Its Friday morning and I’m just settling in. It was a strong week for the whole team and I’m really looking forward to this Friday being a great capstone to the Quarter. I get started with cold calls and returning emails, finding a good pace to get myself into before lunch. Just as I am getting into a good rhythm I get a tap on the shoulder.
“Joe, are you busy? We need someone to interview a candidate at 11:30, are you OK to run with this?”
Now, I’m not one to say ‘No’ to a challenge, or tell my manager or colleague that I’m too busy to help them with something, but I’ve never been on that side of the table, and never considered myself to be an interviewer. Of course I said I would do it no problem.
Luckily enough, I had someone to help me get through it. A fellow Sales Development Representative was also asked to run the interview, so we decided to go full-on Step Brothers and interview as a team.
(No, we unfortunately didn’t have tuxedos available to really do the damn thing, but it was Hawaiian Friday so I figured Hawaiian shirts would suffice.)
As we sat down after shaking hands with the candidate, I still had this nagging feeling that I have no idea what I’m doing and this could very well backfire. It would be really unfortunate to lose a potential new-hire because I asked some stupid question. But it finally came to time to start, and I did what any good Sales Development Representative would do on a cold call: I started asking questions.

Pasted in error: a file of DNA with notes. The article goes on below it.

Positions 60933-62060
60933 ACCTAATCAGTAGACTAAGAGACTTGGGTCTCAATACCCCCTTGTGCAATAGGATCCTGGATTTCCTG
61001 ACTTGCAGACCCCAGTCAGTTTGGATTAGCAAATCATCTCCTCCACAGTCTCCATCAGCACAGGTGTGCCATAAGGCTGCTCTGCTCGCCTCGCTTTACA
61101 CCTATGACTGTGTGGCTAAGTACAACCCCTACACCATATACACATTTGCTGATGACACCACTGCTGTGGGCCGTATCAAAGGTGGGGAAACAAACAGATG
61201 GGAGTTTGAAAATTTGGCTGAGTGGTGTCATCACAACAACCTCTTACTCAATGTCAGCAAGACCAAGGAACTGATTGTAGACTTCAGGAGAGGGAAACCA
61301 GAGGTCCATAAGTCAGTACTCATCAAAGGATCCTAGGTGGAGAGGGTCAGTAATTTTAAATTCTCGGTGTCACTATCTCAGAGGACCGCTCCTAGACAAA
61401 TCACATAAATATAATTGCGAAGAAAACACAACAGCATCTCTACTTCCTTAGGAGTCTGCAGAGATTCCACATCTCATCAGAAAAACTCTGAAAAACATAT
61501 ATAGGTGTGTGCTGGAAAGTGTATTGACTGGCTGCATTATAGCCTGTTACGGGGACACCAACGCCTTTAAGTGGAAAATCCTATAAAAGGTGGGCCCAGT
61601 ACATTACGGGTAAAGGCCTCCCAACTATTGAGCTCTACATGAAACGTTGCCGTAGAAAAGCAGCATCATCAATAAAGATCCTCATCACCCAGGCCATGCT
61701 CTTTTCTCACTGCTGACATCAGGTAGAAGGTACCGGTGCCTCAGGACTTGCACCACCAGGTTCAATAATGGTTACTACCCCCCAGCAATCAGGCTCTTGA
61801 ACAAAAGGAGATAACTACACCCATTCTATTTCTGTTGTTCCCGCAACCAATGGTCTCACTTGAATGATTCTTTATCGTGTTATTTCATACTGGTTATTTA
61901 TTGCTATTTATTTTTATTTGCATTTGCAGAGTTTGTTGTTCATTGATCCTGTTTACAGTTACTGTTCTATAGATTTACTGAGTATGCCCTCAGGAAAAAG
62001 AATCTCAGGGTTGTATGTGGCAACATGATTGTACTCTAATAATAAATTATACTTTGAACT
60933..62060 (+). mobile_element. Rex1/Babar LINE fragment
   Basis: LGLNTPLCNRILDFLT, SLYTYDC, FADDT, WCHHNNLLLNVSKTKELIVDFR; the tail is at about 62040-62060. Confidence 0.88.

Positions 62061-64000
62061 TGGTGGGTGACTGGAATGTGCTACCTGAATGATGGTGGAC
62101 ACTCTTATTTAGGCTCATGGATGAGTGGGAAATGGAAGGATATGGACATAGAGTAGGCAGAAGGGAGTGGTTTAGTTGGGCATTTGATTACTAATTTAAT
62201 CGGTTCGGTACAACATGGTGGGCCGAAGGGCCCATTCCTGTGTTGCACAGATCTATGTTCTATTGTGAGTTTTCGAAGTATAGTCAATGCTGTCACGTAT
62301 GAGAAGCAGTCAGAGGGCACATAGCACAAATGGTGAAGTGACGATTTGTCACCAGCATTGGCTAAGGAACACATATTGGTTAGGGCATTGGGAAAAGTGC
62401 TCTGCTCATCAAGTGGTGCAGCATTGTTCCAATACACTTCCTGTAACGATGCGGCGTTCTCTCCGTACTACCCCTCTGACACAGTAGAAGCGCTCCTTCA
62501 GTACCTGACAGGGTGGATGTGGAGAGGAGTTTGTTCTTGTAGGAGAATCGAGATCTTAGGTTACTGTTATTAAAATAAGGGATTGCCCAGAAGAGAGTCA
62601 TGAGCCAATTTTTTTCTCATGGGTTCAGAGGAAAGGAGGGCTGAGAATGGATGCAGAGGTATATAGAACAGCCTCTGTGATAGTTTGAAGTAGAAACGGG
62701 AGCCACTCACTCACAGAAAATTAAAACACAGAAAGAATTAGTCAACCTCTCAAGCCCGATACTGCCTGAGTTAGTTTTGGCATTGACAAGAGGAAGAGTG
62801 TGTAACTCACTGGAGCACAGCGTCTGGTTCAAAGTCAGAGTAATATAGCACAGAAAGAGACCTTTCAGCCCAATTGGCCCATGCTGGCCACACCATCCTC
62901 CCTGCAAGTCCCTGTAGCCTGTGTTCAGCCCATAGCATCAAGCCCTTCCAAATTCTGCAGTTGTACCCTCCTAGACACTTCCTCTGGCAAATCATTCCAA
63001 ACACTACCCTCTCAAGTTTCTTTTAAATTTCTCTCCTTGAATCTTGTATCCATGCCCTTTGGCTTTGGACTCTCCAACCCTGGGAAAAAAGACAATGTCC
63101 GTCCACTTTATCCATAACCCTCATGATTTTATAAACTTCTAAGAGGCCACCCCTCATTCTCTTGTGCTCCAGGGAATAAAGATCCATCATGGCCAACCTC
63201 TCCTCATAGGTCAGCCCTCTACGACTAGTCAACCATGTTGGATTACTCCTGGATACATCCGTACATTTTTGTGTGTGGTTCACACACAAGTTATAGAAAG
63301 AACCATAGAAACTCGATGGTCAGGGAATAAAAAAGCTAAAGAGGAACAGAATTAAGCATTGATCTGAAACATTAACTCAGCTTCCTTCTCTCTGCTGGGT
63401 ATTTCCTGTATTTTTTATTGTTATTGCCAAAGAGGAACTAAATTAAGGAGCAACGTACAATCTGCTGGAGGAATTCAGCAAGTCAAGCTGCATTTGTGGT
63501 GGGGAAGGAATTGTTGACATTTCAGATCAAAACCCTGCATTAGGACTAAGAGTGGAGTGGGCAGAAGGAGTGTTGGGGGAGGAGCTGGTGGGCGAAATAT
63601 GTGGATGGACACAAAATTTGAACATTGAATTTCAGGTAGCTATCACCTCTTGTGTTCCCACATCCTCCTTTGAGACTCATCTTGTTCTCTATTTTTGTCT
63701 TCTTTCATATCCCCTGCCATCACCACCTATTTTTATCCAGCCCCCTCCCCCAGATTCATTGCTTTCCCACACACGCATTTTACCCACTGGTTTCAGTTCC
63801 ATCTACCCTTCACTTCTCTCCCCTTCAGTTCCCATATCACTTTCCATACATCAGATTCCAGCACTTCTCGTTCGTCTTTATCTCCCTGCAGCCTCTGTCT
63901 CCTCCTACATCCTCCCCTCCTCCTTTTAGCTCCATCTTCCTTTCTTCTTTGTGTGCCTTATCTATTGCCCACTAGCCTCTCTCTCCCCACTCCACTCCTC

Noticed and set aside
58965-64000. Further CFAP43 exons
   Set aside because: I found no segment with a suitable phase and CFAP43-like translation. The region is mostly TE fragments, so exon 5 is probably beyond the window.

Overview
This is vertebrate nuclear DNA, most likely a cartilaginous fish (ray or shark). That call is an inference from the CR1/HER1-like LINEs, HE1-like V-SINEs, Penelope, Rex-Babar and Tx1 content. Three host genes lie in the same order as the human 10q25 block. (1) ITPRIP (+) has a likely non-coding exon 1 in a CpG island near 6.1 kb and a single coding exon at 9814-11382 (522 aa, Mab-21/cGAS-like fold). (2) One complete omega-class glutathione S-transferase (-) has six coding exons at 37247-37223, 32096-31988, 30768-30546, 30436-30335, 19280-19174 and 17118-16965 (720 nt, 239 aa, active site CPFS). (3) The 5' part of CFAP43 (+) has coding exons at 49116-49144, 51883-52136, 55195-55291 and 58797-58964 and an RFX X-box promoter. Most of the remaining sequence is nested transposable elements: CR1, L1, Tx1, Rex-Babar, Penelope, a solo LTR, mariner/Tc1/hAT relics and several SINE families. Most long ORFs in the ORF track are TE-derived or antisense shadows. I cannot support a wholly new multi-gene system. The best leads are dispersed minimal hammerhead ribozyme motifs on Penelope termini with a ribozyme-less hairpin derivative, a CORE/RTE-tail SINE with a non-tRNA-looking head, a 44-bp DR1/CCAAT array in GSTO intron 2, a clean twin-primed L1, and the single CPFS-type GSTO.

“So what brought you in today?”
I started with this question because I asked a similar question when I reach out to trade show/ webinar attendees. I am genuinely interested in why they came in for an interview with our company. There was something that compelled them to submit their resume, and if they can tell a great story about that reason, it’ll show me that they have those base skills that are so needed in sales.
“What are you looking for in a sales role?”
A lot of new hires I’ll end up onboarding (blog post currently under construction) come from a wide array of backgrounds. Some people want to join sales because strictly for the paycheck, some for the title, some to gain the skills to start their own business (combo of money and title). If I can get an idea of this candidate’s intentions, I can get an idea of their motivation to do well here.
“What are your thoughts on joining our company softball team?”
This one is meant to be less serious, but it still has value here. Company cohesion is vital to a successful sales floor. Will this person be a closer? Are they good listeners? Will they be helpful with training the next new hire? Translate that to a softball team. Will this person be a team player? Are they a slugger? A good base coach? If they’re not athletic, will they support the team however they can?
It occurred to me that these interview questions I was asking were not so different than when I prospect. Asking questions to navigate accounts and determine if we are good fit and if a relationship here will be mutually beneficial.
Ultimately the candidate wasn’t a good fit for the role and we didn’t call him back for a second interview. Such is life with prospecting: sometimes they’re a perfect fit, sometimes it's best to cut loose before it's too late. However, I learned a lot from the experience. As with Sales Development, interviewing can be ultimately broken down to the core of asking the right questions. I’m not really sure how to end this, but I can tell you that since this experience I’ve been getting that tap on the shoulder to run interviews more often than not.
Have you been asked to run an interview? Would you run an interview if asked? If so, let me know how it goes?
Image Copyright: andreypopov / 123RF Stock Photo